U.S. ag secretary addresses trade issues at NGFA meeting

by Jay Sjerven
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USDA Ag Secretary Sonny Perdue
Perdue said it was critical to rectify the unintended incentive given to producers in the tax law to sell their crop to cooperatives in preference to private companies.
 
SCOTTSDALE, ARIZONA, U.S. — Secretary of Agriculture Sonny Perdue, in remarks made March 19 to members of the National Grain and Feed Association attending their annual meeting in Scottsdale, acknowledged these were anxious times for U.S. farmers given many were operating at break-even or even below break-even because of relatively low crop prices and because of concerns over trade and other government policies. Perdue’s comments were wide-ranging touching on USDA reorganization, infrastructure, Renewable Fuel Standard policy, the farm bill, trade and the need to “fix” the infamous Section 199A of the recently enacted tax law. Most emphasis was accorded to trade and Section 199A.

Perdue said it was critical to rectify the unintended incentive given to producers in the tax law to sell their crop to cooperatives in preference to private companies. Essentially, Section 199A as written allows producers to deduct 20% of their gross sales if they sell to cooperatives whereas they may deduct only 20% of their net sales if they sell to a non-cooperative business. Industry has worked with members of Congress to draft language aimed at fixing the problem they hope will be attached to the omnibus spending bill that may be voted on this week to prevent another government shutdown.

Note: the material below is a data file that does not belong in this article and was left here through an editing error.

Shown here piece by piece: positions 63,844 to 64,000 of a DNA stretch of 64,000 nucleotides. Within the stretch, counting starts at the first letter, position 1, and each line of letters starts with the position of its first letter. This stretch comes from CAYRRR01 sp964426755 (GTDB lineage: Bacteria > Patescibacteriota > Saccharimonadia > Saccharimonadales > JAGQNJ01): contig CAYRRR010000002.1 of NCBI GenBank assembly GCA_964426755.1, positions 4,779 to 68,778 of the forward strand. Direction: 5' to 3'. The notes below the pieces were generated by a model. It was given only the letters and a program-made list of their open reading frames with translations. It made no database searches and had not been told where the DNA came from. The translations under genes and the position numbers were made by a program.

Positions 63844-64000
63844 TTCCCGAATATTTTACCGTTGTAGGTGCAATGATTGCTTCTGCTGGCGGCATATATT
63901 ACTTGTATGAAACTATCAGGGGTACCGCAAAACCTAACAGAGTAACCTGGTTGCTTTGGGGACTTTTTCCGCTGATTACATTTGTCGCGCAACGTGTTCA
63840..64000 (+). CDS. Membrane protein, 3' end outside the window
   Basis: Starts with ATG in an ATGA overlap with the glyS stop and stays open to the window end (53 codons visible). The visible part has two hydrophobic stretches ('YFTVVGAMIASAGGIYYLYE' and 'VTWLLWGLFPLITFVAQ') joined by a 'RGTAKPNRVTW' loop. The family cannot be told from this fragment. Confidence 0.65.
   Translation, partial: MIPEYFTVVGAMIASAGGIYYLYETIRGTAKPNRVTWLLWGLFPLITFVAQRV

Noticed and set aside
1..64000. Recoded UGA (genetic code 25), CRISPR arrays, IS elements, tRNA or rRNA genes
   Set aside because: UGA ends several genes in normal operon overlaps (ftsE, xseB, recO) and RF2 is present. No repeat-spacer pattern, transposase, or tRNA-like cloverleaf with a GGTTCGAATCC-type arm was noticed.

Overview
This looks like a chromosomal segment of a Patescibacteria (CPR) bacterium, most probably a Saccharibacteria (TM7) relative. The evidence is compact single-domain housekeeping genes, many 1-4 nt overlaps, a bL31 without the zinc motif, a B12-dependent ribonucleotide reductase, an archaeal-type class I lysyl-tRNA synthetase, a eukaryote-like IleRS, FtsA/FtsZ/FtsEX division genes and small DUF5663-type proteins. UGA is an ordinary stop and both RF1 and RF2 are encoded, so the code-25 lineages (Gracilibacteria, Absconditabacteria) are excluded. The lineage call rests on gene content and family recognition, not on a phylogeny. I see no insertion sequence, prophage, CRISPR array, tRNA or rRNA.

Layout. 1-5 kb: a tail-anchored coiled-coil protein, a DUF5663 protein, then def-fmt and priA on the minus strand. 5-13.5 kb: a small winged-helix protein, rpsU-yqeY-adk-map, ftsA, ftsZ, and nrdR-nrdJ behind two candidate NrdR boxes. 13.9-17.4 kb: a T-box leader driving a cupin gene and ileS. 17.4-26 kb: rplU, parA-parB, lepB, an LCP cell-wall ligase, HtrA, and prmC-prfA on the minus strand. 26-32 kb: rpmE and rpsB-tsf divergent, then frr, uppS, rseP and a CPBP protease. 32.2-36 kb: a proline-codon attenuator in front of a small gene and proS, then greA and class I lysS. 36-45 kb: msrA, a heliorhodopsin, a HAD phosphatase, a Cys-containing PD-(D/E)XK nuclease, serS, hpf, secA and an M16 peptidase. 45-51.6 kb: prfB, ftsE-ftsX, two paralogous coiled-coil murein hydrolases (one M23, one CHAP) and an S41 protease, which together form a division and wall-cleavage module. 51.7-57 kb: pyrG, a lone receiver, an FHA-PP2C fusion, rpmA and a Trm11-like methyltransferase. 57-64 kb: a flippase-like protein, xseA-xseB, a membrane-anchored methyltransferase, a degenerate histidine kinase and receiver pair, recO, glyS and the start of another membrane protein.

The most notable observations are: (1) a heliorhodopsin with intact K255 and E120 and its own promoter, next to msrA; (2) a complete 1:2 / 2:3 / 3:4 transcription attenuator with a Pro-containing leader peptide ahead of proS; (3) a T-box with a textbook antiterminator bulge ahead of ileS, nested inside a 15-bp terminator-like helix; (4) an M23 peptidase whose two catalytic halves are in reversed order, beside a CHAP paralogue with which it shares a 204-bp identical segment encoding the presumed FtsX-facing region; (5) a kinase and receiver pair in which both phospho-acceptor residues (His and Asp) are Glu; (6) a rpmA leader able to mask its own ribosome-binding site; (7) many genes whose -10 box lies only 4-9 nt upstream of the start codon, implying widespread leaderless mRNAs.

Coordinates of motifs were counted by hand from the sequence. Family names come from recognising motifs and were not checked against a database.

Perdue said it was important and in everyone’s interest to get the matter resolved “so we can put it in the past and move forward.”

He also praised the efforts of the NGFA to resolve the Section 199A issue.

Perdue affirmed his support for an improved NAFTA. He acknowledged President Trump’s negotiating strategy is “a little unorthodox” but he asserted the president’s threat to withdraw from the pact opened the way for the current talks. Perdue similarly suggested the administration’s exempting Canada and Mexico from the tariffs on steel and aluminum also may improve prospects for negotiating a better NAFTA.

Perdue noted that the administration also was investigating whether it might be possible to rejoin the Trans-Pacific Partnership if better terms could be secured than those negotiated by the Obama administration and that currently form the basis of the TPP as it exists today.

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